Although the Hunter-gatherer Tribes primarily employed merit to determine leadership, the Herders based their choice of leader upon a combination of merit and genetics. The pastoral cultures were acutely aware of the advantages of good breeding. They had diligently domesticated wild herds of sheep, goat, cattle and pigs by selecting for certain desired traits. It was an easy process to extend the concept of breeding to humans.
Under this mindset, the warrior-king established a dynasty founded upon his good breeding. In similar fashion, invading cultures could consider themselves to have better breeding than the indigenous culture and consequently avoid cross-cultural breeding. This mentality led to the notion of a military aristocracy. The notion of good breeding is just as prevalent now as it ever was.
There is yet one more cultural dynamic associated with the militarization of culture. It has to do with the status of women.
As populations expanded beyond the capacity of their ecosystem, cultural conflict arose due to competition for dwindling resources. In this conflict, military strength, not cultural sophistication, determined the outcome. As these military conflicts grew larger, the warrior’s status also increased. Indeed, the top warrior was frequently elevated to the role of ruler or king.
As the warrior’s status rose, the woman’s status in the tribe fell. Because of his importance as defender, men rose above women in social importance. Increasing conflict reinforced the importance of the warrior. This value system was not due a religion or a philosophy, but instead inherent to the growing hostilities of the time period.
Unfortunately, there is a tendency of a war leader to prolong a war to maintain his power, sometimes throughout generations. The intensive training of warriors from childhood led to the increased desire for battle to test these marital talents. These tendencies in turn led to the rise of war as an institution.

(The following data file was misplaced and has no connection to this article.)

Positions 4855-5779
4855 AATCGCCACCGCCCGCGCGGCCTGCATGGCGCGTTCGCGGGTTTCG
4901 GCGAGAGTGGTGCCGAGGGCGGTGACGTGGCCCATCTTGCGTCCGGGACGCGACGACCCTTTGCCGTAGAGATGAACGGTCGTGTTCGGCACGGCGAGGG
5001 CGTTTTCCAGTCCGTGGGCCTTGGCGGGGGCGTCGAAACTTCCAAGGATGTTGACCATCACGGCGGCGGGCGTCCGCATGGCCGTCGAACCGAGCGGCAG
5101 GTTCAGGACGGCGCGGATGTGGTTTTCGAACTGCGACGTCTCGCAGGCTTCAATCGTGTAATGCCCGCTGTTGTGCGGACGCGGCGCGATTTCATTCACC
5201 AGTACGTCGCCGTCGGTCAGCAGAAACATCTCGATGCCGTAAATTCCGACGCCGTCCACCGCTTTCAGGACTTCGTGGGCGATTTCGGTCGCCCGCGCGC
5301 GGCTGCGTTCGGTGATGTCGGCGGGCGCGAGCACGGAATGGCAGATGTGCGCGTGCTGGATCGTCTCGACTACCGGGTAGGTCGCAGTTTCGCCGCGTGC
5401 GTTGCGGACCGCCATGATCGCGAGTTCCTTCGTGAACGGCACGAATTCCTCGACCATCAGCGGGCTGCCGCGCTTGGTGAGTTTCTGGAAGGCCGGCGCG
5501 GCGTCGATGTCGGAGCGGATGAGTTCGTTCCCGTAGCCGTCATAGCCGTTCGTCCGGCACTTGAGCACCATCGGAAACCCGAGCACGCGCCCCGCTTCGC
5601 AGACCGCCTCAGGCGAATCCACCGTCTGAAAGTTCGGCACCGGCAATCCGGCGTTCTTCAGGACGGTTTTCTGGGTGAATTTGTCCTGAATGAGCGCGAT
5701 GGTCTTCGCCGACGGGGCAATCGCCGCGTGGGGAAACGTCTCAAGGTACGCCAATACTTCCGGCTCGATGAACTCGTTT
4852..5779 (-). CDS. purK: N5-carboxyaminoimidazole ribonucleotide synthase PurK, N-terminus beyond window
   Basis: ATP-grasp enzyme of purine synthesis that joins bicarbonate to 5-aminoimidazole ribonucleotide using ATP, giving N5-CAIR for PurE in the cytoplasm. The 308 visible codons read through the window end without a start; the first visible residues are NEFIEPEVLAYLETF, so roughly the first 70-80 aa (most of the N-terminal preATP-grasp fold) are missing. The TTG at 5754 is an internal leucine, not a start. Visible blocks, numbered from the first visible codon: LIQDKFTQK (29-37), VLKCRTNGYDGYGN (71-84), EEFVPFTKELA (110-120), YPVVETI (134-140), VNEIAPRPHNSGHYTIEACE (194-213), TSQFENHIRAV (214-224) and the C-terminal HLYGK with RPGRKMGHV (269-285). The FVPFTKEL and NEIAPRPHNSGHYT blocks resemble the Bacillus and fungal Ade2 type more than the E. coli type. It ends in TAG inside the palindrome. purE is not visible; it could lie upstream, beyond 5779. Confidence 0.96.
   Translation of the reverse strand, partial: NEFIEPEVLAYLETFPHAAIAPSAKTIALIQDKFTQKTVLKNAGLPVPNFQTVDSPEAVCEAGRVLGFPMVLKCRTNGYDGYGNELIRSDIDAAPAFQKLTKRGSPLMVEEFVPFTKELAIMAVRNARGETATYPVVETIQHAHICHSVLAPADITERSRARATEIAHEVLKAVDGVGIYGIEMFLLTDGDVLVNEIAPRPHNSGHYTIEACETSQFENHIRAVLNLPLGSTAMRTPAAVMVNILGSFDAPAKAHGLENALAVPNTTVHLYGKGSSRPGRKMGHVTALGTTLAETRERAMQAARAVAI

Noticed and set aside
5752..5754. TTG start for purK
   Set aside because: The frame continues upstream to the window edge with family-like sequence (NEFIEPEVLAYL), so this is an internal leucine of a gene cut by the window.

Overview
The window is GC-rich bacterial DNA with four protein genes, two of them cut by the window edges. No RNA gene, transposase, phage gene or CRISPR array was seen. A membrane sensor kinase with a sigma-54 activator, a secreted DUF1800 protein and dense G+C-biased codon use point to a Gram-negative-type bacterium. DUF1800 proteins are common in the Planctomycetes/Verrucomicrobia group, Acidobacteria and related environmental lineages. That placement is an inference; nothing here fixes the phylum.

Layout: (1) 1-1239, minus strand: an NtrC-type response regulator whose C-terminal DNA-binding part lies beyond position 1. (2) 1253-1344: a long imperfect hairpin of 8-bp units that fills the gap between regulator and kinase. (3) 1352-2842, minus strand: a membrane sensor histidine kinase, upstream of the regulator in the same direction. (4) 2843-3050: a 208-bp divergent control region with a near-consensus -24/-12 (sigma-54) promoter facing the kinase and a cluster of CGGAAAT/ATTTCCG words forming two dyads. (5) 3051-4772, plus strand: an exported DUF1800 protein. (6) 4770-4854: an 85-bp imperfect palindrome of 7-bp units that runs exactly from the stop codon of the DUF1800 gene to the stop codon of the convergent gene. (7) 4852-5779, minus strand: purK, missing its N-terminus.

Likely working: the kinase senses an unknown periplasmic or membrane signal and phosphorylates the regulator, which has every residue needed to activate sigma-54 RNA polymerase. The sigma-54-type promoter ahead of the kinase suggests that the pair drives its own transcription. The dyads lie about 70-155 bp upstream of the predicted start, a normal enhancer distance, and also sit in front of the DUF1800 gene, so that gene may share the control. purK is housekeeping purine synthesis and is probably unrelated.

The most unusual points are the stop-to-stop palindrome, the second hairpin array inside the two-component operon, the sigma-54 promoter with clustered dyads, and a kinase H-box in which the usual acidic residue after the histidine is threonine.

The status of women tends to be inversely proportional to the effort a society puts into war and defense. As competition for marginal land increased between nomadic cultures, a more warlike mentality grew and women were relegated to a more inferior role in the tribe.
This unfortunate cultural dynamic had interesting implications for attitudes towards sex. Remember that the woman’s capacity for non-seasonal sex was probably a major contributing factor binding the male to the family unit. The Hunter was drawn regularly back to the family for its comforts and to have sex. In this way, sex and the family structure are intimately linked. Additionally this limits the territory of the Hunter because he must be in reasonable proximity to the tribe to provide sustenance for his offspring.
This binding of the man to the family, while advantageous for his mate and children, had major disadvantages to the growing military culture. Military culture stresses the warrior’s duty to the tribe and nation above all else including the family. In other words, the army became top priority.
The glue of recreational sex with one partner became an obstacle, as it bound the warrior to his wife and family. The soldier needed to be free to leave the home to defend the borders of the growing military organization. When his nation was under attack or attacking, the soldier’s priorities shifted to the army at the expense of his family unit. As military commitments rose in importance, loving relationships were devalued simultaneous with fall in the status of women.
A distinction needs to be made. In the small, personalized tribe, sex was also more personal. Sex primarily occurred between members of the same tribe or within related tribes. The woman was valued and revered for her procreative powers. While monogamy might not have been prevalent, sex was probably a consensual venture. This cooperation could have been the beginning of romantic love and was probably based upon mutual respect.
In these early military cultures the ties to the intimate tribal home were broken. Once the culture needed soldiers to leave the tribal home, personal consensual sex became devalued, while depersonalized violent sex became the norm. the warrior commonly raped the women he came in contact with, perhaps as a symbol of his independence from his intimate tribal home. This violent sex reinforced his estrangement from a loving home and family. This useful military attitude was encouraged and eventually institutionalized. Good soldiers don’t make good husbands and fathers and vice versa.